Hercules Morse, South Melbourne
For our publisher lunch this week (so rare!) I was keen to check out Hercules Morse, a modern tapas-type affair on Clarendon Street. Menu looked good and the reviews were positive. The food was universally amazing but the cocky service and agonising wait times between courses left a heavy sour note in our mouthes. We were told only one staff member ran the kitchen and she can only cook one dish, one table at a time. We got hungrier as we got more full and we ended up having to forego the dessert course due to the anticipated additional wait time. The worst!
On this lunch occasion we were the first group to arrive for a sitting and it never get ridiculously busy with four groups max. We ordered a mix of most of the menu, because we wanted it all. Navigating all the groups’ eating preferences (hashtag modern life) took some brainpower but we managed in spite of the somewhat narrow menu options.
First to arrive was the Cheesy puds, three of these were filled with proscuitto goats cheese and the other three were goats cheese olive. These were a firm, delicious bite. This was followed up quickly with the Bacorn, crispy strips of corn with smokey bacon salt. Although somewhat small, the slice of corn packed a punch with the seasoning highly addictive without being salty. Cheese and cauliflower balls were great, as was the Morse chip butty with was oozing with the an aromatic and truffle-y butter. Super lipid but oh so good. I think I spied actual truffle shavings too.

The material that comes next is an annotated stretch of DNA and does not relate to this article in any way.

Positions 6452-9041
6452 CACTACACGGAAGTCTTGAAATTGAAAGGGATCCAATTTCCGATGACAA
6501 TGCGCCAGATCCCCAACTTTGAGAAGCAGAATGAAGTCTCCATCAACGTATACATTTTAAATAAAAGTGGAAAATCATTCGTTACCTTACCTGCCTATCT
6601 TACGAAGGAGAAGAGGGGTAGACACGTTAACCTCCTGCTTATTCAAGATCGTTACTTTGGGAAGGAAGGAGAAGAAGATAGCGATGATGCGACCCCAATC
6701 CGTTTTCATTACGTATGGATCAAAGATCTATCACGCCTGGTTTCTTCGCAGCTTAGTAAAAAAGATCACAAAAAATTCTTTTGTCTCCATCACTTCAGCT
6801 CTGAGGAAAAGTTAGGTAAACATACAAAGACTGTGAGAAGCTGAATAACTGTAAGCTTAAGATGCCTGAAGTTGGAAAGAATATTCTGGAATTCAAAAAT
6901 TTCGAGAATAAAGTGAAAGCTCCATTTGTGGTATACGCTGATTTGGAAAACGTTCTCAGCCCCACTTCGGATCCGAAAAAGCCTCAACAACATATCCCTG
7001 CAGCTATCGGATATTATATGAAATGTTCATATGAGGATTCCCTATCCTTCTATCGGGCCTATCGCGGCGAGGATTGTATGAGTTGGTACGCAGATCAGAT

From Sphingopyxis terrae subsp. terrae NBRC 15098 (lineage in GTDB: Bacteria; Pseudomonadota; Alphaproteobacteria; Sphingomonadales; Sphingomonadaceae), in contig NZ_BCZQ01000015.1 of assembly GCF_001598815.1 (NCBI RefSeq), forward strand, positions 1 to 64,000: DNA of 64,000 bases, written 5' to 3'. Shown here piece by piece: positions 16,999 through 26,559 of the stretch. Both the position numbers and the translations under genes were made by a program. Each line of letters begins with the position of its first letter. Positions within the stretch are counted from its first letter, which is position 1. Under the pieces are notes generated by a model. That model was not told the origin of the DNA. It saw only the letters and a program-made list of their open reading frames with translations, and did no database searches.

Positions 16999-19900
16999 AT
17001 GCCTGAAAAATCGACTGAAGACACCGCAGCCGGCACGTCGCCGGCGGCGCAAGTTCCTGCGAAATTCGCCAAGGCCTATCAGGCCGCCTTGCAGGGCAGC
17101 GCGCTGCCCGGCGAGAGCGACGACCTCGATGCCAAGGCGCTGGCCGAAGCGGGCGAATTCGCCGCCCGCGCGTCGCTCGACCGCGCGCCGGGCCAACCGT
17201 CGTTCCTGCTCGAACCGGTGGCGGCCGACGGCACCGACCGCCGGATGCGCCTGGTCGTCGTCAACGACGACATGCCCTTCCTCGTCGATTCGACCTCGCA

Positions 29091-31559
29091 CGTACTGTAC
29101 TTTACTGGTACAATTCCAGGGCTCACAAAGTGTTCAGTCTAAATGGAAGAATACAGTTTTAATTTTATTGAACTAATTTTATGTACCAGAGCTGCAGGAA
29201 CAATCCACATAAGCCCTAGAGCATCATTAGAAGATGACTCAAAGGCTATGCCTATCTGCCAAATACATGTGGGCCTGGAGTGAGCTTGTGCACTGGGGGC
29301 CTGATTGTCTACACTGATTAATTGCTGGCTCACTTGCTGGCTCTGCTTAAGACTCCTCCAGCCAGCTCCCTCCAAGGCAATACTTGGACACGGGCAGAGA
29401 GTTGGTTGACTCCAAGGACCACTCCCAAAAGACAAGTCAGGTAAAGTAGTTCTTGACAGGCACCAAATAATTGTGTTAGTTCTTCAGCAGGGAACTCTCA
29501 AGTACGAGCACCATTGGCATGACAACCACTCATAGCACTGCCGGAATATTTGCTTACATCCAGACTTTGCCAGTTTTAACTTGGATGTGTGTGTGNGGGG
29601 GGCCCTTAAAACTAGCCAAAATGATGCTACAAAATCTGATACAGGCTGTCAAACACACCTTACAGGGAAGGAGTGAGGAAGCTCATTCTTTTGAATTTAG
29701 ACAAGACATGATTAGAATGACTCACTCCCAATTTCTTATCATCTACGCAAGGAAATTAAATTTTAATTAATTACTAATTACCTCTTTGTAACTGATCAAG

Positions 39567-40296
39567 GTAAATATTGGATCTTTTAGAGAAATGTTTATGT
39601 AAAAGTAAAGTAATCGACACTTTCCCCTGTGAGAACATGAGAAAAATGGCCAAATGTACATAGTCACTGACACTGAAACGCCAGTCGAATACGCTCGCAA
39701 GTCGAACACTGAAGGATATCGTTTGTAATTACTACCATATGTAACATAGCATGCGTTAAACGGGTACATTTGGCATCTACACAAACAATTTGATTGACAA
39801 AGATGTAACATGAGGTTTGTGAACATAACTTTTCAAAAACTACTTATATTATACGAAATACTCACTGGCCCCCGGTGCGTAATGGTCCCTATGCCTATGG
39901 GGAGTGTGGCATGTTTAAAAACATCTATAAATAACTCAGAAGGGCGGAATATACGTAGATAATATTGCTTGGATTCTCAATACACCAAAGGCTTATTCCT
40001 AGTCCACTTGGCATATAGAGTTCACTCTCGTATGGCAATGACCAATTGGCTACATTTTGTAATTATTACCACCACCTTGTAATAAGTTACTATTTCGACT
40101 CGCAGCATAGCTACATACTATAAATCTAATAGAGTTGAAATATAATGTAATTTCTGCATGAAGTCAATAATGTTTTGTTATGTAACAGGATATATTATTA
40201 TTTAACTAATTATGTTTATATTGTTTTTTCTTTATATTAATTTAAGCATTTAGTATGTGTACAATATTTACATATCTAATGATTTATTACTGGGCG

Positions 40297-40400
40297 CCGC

After this we had a terrible hiatus where no food arrived for the next thirty minutes. Guessing this was down to the addition of a few more guests in the restaurant but it wasn’t articulated nor did the service staff feel even remotely apologetic. The barley and mushroom risotto was well seasoned with a buttery richness. Poor Jenny had to wait for this dish before she could even eat but luckily it was a winner. Luckily we also had the rose. The roasted beet salad with dehydrated feta, maple walnuts and roquette pesto was a little more ordinary, if it wasn’t for the amazing candied walnuts bringing up the dish.
The final dish to arrive (since we couldn’t wait for dessert) was the duck neck sausage served on fennel and sour cherry lentils with duck-cider jus. None of us really knew what we were eating but the three that did were impressed with the dish, well balanced with the sweetness of the base. Very good food for sure. Not sure I’d entirely recommend going though, unless there’s another person on in the kitchen, seems a bit of a cop out to let customers suffer a poorer lunch experience in the wait times.
8.5/10 (but for service, like 4/10)